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Here's an excerpt from the piece Chromatic Invention from Bartok's Mikrokosmos, volume 3, page 39. I don't get why at the end of the lower line the bass clef indication is repeated. Is this "for security" like it's sometimes done with accidentals? But why do that here? This line is not ambiguous at all, is it?

Mikrokosmos excerpt

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And why do the beams get carried across at beginning and end of the line shown? Phrase marks underlined? – Tim Jun 1 '14 at 9:28
I'm not sure I understand your second question but the answer to the first is that this line of music is surrounded by other lines in the original score. – user10960 Jun 1 '14 at 9:43
I'm curious to know if this piece has a lot of change of clefs involved. If so, then perhaps inserting the bass clef again to show that there has been no change of clef would make sense. just a guess since I don't know the piece – Sazid_violin Jun 1 '14 at 13:18
Yeah, I think that clef is almost certainly a mistake, possibly the engraver saw the treble clef two systems above and forgot it had already been cancelled. It's also possible (more likely) that Bartok himself did that in the autograph sent to the engraver, and they just engraved whatever he sent them. In regards to @Tim's question, the beams indicate eighth-note groupings as always, it's just that these particular beams are being continued from the preceding line. Beams across barlines are quite common in Bartok's music. – Pat Muchmore Jun 1 '14 at 13:44
The beaming here is used to indicate the motif that the piece is built from. See the analysis linked in my answer below. – Caleb Hines Jun 1 '14 at 14:00
up vote 12 down vote accepted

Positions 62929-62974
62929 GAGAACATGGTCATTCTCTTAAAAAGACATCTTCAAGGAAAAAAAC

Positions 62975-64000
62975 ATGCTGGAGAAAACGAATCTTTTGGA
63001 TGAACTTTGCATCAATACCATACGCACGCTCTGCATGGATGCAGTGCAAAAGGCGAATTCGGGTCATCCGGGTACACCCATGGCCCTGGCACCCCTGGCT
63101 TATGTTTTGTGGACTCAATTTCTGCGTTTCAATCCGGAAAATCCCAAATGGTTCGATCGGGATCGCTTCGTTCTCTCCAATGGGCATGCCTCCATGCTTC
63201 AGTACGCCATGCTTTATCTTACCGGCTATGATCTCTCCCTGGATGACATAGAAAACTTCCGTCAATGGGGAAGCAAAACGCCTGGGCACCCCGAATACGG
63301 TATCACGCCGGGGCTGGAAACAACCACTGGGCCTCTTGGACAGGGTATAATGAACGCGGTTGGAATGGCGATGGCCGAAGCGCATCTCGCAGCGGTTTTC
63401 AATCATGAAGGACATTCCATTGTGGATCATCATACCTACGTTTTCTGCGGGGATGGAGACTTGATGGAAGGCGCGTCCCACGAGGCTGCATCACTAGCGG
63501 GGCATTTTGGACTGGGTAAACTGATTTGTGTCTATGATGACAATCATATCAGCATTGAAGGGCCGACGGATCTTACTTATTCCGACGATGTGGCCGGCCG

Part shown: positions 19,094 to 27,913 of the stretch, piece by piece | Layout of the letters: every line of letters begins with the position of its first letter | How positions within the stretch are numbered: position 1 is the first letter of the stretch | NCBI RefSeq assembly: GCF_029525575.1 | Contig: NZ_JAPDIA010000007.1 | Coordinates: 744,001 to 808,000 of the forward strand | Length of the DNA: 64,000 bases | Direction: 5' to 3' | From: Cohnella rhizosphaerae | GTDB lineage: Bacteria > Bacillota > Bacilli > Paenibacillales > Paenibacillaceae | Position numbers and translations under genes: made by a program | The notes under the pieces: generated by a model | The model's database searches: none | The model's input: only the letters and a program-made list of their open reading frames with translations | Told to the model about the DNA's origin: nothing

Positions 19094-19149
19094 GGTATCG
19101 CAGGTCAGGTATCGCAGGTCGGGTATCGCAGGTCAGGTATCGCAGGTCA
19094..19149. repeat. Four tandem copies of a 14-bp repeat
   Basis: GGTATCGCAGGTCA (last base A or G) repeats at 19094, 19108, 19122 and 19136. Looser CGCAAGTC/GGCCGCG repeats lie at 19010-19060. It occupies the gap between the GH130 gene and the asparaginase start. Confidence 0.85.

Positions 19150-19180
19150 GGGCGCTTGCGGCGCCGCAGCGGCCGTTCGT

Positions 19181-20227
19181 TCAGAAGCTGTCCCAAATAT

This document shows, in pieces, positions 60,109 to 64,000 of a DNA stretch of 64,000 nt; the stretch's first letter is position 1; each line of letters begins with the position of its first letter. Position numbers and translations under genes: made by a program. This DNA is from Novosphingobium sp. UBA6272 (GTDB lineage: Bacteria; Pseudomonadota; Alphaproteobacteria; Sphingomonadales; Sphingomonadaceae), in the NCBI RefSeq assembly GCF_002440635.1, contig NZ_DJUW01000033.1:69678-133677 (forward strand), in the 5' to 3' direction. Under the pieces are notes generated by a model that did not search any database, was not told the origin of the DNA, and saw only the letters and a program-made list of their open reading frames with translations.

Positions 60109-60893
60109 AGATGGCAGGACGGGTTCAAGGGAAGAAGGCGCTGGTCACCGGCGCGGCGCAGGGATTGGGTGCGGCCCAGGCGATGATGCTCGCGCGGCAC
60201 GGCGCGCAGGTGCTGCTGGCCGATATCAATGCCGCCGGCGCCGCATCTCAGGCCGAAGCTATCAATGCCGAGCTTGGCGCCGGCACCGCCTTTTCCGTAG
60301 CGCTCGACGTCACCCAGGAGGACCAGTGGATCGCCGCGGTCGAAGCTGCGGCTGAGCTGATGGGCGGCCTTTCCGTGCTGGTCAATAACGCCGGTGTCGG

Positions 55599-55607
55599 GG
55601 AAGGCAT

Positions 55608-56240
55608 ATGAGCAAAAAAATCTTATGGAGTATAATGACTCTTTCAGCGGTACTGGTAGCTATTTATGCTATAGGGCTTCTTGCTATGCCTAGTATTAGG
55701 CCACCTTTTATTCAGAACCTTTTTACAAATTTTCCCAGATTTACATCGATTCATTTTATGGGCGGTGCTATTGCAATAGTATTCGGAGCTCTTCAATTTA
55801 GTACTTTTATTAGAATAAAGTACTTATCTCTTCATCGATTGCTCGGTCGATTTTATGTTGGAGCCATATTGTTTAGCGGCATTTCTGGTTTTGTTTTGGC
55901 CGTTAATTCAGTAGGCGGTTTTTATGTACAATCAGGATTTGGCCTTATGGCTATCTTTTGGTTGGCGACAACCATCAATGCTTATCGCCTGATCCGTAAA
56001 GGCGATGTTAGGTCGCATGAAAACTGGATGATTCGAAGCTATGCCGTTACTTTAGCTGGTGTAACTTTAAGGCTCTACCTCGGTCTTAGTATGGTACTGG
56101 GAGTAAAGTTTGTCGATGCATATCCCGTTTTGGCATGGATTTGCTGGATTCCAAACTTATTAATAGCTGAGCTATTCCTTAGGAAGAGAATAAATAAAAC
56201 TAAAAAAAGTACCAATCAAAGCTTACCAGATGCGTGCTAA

I found a motivic analysis of this piece, along with score, on youtube (the piece starts at 1:11, but watch the analysis before that as well):

For the question about beaming: This piece is built, like a Bach Invention, from the development of a single melodic motif. The beaming is used to make that motif clear, even when it gets rhythmically misaligned relative to the barlines, or split up by rests.

The bass clef is more puzzling. It doesn't seem necessary, and it may well be a typo, as others suggested. I note that it is not present in the analysis score that I linked above. However, its worth pointing out that this is the first time in the piece that the left hand goes that low in the bass, so it might be a friendly reminder that we aren't switching back to the treble clef again, and that the piece really does go that low. It's hard to say.

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I think you're right - definitely for security. Personally, if I were reading this (especially if I were just playing left hand), I'd be somewhat likely to go to the treble E, rather than dropping a 12th. – Josiah Mar 30 '15 at 23:15

I think the extra bass clef is a reminder. The last note before the crotchet (quarter note) rest is D (above middle C). It is the last note in a rising chromatic scale, the next note of which might conceivably be D# or E (above middle C). Therefore, the musician might be expecting the next note to be in the vicinity of E above middle C, not over an octave lower as marked. Their hand would be ready to play such a note, not a note over an octave lower.

The E above middle C is written on the bottom line of the stave in treble clef. The composer wants the G two octaves below middle C to be played, which is written on the bottom line of the bass clef. To avoid confusion, the composer has added the additional bass clef as a reminder.

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